Alternatives to camps
The possible alternatives are diverse and affected by factors such as culture, legislation and national policies. Refugees might live on land or housing which they rent, own or occupy informally, or they may have private hosting arrangements. Such alternatives typically allow refugees to exercise their rights and freedoms, make meaningful choices about issues affecting their lives, contribute to their community and live with greater dignity and independence.
If camps are unavoidable, the inhabitants should have links with the host communities and access to the local economy, infrastructure and service delivery systems. This should help ensure that they require only limited humanitarian support.
UNHCR recognizes that enabling refugees to live in communities lawfully, peacefully and without harassment - in urban or rural areas - supports their ability to take responsibility for their lives and communities. Refugees bring personal skills and assets which can benefit the communities where they are living. They also bring the qualities of perseverance, flexibility and adaptability. Refugees who maintain their spirit of independence, use their skills and develop sustainable livelihoods during displacement, will be more resilient and better able to overcome future challenges.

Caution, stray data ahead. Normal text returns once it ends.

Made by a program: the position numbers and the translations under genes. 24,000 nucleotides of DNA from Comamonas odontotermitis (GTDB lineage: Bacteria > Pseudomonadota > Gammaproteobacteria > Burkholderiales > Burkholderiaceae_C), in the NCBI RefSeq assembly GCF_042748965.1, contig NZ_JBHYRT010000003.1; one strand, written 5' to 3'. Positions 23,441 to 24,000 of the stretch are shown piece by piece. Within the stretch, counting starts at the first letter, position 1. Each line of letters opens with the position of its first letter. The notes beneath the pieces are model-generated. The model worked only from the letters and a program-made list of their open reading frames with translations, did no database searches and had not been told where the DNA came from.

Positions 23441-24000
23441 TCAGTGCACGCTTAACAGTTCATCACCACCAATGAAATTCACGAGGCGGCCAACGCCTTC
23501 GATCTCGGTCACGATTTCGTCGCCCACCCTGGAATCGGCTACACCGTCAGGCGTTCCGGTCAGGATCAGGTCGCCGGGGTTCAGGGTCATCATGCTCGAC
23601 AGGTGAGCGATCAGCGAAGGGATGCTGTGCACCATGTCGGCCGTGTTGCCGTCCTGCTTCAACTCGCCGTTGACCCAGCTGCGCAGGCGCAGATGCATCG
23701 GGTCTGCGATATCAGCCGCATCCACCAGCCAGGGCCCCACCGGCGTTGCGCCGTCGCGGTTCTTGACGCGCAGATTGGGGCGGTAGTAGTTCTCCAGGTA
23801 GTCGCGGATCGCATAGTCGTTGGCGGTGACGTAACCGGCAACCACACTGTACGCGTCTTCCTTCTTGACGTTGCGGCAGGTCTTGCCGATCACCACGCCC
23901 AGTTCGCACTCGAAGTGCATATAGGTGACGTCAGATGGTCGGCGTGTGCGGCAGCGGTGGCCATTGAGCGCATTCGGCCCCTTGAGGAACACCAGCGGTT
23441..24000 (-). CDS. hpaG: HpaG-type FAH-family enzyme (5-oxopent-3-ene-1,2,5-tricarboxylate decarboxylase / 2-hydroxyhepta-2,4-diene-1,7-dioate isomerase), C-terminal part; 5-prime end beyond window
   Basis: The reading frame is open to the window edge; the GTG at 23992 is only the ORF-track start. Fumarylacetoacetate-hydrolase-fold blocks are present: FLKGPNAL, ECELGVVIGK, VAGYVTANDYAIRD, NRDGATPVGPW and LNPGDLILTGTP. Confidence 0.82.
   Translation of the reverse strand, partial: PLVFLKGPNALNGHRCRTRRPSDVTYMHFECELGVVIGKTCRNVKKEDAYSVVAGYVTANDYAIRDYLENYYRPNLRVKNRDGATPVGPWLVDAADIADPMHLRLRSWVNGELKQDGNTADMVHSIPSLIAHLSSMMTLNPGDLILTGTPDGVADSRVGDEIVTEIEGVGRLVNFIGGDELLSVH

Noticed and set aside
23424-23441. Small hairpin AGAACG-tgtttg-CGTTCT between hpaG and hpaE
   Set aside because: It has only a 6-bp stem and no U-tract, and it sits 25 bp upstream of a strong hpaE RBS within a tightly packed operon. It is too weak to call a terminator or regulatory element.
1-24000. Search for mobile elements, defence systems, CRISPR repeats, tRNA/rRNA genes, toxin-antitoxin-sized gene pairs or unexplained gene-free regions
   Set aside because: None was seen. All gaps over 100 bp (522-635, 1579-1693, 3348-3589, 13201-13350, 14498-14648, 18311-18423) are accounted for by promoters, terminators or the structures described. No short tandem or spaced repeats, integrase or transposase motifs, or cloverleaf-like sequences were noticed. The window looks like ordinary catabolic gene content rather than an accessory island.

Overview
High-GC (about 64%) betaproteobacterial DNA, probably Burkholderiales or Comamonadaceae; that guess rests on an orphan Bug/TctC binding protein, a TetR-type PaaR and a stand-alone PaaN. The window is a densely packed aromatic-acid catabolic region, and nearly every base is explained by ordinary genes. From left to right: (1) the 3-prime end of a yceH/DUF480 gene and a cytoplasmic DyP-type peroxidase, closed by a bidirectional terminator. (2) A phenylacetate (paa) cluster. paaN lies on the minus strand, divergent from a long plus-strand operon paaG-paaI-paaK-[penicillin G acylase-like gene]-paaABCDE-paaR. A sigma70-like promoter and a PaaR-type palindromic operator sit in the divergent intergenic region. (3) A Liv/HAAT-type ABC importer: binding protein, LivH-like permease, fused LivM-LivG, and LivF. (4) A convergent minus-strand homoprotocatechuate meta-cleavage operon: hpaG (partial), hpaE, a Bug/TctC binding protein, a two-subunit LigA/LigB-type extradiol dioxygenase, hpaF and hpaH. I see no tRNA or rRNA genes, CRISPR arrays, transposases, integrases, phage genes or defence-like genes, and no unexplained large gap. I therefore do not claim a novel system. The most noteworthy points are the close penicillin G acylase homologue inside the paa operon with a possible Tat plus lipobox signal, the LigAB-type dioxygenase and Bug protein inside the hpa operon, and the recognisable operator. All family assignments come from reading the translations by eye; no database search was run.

Alternatives to Camps in Niger
Syrian Refugees: An Urban Refugee in Turkey
Alternatives to Camps - Making It Work: Good Practices and Guidance Series
- Key Action #6: Building Sustainable Livelihoods
- Key Action #5: Strengthening Community-Based Protection
17 Oct 2016
- Key Action #4: Promoting an Enabling Protection Environment